Sheldon Richman rips the bank bailout at the American Conservative:

Here in the land of the theoretically free, as Mencken called America, the central government is about to become part-owner of the nine largest banks and many smaller ones, too. It will acquire dividend-paying preferred stock in return for “injecting” cash into the allegedly seized-up capital markets. (If they’re so frozen, why does Ditech offer me low-interest loans on television every night?) The government will also guarantee bank debt for three years. All this is said to be necessary because of the current economic turmoil. Summoning his best Orwellian tone, President Bush assured the country: “These measures are not intended to take over the free market, but to preserve it.” That’s reason enough to wonder if these people know what they are doing. Even Hugo Chavez knows better.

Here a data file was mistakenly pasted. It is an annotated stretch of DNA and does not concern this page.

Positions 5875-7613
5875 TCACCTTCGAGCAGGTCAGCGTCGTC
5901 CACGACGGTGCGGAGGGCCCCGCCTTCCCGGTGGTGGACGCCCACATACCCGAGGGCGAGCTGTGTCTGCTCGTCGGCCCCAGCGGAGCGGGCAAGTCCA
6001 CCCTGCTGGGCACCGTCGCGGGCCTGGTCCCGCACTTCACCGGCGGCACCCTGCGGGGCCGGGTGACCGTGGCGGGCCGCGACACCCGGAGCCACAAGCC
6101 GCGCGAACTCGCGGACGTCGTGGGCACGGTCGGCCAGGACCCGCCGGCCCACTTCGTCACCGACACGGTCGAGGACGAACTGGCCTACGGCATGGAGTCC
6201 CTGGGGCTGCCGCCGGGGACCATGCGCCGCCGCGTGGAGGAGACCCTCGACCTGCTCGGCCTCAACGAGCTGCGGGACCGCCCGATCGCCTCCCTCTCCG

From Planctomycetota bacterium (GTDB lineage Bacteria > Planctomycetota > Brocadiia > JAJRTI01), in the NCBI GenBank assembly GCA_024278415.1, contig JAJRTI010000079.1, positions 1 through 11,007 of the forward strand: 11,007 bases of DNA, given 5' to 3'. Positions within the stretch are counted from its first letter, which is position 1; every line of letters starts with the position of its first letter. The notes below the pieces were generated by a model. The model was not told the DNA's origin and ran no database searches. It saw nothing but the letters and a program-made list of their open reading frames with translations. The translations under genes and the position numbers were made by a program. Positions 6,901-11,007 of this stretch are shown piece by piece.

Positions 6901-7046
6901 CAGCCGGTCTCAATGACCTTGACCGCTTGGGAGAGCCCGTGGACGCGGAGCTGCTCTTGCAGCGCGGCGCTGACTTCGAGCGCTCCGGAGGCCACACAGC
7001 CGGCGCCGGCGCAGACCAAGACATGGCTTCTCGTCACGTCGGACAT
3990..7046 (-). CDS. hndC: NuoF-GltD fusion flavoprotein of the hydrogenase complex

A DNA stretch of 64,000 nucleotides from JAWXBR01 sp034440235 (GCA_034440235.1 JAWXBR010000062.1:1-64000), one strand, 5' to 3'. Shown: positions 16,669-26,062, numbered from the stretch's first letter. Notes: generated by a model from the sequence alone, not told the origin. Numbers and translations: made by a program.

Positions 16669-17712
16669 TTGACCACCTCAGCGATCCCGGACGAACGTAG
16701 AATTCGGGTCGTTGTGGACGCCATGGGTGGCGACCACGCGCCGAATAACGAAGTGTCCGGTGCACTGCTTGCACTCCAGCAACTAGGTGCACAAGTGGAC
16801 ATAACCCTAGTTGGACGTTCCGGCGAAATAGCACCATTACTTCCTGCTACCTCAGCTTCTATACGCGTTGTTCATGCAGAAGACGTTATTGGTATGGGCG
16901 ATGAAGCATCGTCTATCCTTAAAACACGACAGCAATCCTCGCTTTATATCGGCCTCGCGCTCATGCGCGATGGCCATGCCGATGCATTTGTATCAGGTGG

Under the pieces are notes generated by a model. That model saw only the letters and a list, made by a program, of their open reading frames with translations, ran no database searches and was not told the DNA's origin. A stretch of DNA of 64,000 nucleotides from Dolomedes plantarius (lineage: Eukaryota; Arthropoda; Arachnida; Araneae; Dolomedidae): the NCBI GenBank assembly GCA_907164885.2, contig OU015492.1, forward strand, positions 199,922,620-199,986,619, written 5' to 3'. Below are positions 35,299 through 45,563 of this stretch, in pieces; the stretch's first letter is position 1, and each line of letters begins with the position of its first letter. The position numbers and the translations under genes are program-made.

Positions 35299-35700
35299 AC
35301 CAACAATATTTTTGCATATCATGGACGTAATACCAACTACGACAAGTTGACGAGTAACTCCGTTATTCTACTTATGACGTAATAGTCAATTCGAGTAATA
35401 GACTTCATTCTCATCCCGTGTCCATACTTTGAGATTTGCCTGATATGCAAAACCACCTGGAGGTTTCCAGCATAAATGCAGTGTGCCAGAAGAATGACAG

The $250 billion required to accomplish this extraordinary feat is to come from the $700 billion the supine Congress recently gave Treasury Secretary Henry Paulson, the former CEO of Goldman Sachs—one of the nine banks that will enjoy the largess. The rest of the money will be used to buy bank-held paper backed by sour mortgages and other “toxic” instruments that have stopped producing income. Congress doesn’t have $700 billion; it’s running a half-trillion-dollar deficit already. But that’s okay. The government can, presumably, borrow the money—driving up interest rates, including for mortgages, oops!—and pay the debt later in depreciated dollars. This is assured because the Federal Reserve is creating hundreds of billions of dollars out of thin air in order to rebuild confidence in the economy. Yes, you read that right.

Richman is the editor of The Freeman, the flagship publication of The Foundation for Economic Eduction. Read the entire article and check out FEE. It’s an organization worthy of support.

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